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Former state Sen. Link pleads guilty to tax evasion

Former state Sen. Link pleads guilty to tax evasion

Agrees to cooperate with federal investigators

By PETER HANCOCK
Capitol News Illinois
phancock@capitolnewsillinois.com

SPRINGFIELD – Former state Sen. Terry Link pleaded guilty in federal court Wednesday to a felony charge of tax evasion.

Link, a Democrat from Indian Creek who resigned his seat last week, admitted in a plea agreement that he willfully underreported his income on his federal and state tax returns from 2012 through 2016.

Specifically, the plea agreement noted that in 2016, Link reported income of $264,450 when, in fact, he had total income of at least $358,309. The difference included $73,159 in money from his campaign account that he used for personal purposes.

As part of the plea agreement, Link agreed to pay restitution of $71,133 to the IRS, and $11,527 to the Illinois Department of Revenue.

Federal sentencing guidelines provide a maximum sentence for tax evasion of up to three years in prison and a $100,000 fine. However, based on Link’s lack of criminal history and other factors, his sentence would more likely be in the range of 10-16 months, according to the plea agreement.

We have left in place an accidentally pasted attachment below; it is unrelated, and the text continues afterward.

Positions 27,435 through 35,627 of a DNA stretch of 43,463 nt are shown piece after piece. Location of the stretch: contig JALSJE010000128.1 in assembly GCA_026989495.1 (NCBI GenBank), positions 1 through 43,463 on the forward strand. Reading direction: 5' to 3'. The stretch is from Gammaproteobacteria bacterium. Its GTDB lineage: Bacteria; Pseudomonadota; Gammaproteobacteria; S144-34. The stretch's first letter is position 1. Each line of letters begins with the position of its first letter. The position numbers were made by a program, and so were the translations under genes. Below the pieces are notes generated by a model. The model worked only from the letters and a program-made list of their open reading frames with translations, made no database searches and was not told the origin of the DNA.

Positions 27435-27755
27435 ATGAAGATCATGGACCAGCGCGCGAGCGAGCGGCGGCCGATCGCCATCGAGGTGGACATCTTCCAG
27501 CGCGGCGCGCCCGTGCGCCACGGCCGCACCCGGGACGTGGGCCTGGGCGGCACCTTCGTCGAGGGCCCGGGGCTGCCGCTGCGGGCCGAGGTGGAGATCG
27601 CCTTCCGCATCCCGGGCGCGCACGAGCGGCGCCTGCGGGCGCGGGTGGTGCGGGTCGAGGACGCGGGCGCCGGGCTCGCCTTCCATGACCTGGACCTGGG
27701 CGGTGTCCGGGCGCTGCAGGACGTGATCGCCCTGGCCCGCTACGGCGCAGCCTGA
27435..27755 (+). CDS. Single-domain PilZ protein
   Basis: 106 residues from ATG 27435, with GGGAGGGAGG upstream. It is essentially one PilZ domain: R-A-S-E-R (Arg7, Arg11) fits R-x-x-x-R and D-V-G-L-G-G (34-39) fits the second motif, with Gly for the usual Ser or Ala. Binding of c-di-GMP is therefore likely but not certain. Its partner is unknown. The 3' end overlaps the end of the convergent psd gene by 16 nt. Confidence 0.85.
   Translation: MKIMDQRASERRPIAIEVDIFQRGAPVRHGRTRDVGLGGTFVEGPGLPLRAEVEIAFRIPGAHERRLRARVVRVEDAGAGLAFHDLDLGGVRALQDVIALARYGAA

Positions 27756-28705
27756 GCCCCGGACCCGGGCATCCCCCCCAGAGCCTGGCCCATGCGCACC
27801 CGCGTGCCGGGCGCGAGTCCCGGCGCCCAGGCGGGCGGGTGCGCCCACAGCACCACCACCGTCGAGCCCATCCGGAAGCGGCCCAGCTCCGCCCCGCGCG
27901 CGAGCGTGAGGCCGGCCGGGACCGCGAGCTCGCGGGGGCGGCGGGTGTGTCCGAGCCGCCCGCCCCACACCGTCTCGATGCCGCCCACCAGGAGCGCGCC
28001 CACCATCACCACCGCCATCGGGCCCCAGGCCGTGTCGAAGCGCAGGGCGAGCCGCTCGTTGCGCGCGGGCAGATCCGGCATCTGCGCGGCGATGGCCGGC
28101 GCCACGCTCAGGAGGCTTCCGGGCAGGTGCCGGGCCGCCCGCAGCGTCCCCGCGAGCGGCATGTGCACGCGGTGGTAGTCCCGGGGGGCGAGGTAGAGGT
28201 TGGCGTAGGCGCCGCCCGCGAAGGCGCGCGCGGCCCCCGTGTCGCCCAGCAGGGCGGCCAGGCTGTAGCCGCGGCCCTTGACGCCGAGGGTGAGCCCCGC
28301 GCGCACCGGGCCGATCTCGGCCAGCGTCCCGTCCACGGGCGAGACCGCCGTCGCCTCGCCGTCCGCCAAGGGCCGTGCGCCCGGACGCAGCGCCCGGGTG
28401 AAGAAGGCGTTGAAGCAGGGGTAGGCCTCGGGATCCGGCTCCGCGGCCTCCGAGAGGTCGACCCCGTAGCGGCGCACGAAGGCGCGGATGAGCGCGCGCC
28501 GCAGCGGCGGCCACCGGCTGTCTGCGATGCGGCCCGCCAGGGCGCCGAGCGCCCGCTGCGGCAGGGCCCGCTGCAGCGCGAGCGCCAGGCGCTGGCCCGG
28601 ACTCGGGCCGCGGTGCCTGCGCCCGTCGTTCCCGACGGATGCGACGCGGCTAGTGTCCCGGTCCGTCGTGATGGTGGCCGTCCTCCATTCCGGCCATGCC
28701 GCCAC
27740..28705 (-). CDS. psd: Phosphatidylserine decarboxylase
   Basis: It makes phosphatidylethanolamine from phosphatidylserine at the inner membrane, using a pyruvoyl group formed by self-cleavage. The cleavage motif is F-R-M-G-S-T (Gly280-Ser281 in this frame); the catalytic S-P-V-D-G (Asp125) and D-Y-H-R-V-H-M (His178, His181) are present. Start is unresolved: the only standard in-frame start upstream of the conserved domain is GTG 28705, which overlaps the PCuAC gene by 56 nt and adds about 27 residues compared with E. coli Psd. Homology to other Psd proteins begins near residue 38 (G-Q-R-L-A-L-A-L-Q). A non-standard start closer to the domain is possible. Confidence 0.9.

Link will not face immediate sentencing, however, because he also agreed to cooperate with continuing federal investigations, according to the agreement.

If link continues to “provide full and truthful cooperation,” according to the agreement, prosecutors could recommend a sentence of probation.

It has been widely reported that Link was the unnamed state senator mentioned in a federal indictment last year who wore a wire during a conversation with former Rep. Luis Arroyo, D-Chicago, who was later charged with attempting to bribe the senator to support gaming legislation that would have benefited one of Arroyo’s lobbying clients. Link has denied being that confidential informant.

 

Capitol News Illinois is a nonprofit, nonpartisan news service covering state government and distributed to more than 400 newspapers statewide. It is funded primarily by the Illinois Press Foundation and the Robert R. McCormick Foundation.

 

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